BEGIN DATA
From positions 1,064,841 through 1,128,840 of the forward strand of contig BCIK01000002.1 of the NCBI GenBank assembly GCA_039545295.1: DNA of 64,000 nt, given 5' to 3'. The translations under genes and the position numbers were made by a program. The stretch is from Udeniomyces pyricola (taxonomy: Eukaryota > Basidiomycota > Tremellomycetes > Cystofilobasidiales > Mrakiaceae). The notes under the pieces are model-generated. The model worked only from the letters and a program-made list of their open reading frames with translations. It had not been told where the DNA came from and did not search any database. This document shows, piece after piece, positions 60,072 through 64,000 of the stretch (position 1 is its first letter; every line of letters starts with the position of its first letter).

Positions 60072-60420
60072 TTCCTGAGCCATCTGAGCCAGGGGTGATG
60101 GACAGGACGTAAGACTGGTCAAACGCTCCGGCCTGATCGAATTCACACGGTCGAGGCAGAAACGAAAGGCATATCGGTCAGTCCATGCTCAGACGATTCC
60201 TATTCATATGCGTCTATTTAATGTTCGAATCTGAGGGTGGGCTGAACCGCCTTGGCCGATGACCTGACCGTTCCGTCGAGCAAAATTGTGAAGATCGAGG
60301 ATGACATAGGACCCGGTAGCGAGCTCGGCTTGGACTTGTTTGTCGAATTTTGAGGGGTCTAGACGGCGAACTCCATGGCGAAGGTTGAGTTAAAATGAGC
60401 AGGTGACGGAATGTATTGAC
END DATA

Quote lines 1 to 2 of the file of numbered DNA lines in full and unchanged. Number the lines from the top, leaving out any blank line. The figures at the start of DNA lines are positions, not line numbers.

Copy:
From positions 1,064,841 through 1,128,840 of the forward strand of contig BCIK01000002.1 of the NCBI GenBank assembly GCA_039545295.1: DNA of 64,000 nt, given 5' to 3'. The translations under genes and the position numbers were made by a program. The stretch is from Udeniomyces pyricola (taxonomy: Eukaryota > Basidiomycota > Tremellomycetes > Cystofilobasidiales > Mrakiaceae). The notes under the pieces are model-generated. The model worked only from the letters and a program-made list of their open reading frames with translations. It had not been told where the DNA came from and did not search any database. This document shows, piece after piece, positions 60,072 through 64,000 of the stretch (position 1 is its first letter; every line of letters starts with the position of its first letter).

Positions 60072-60420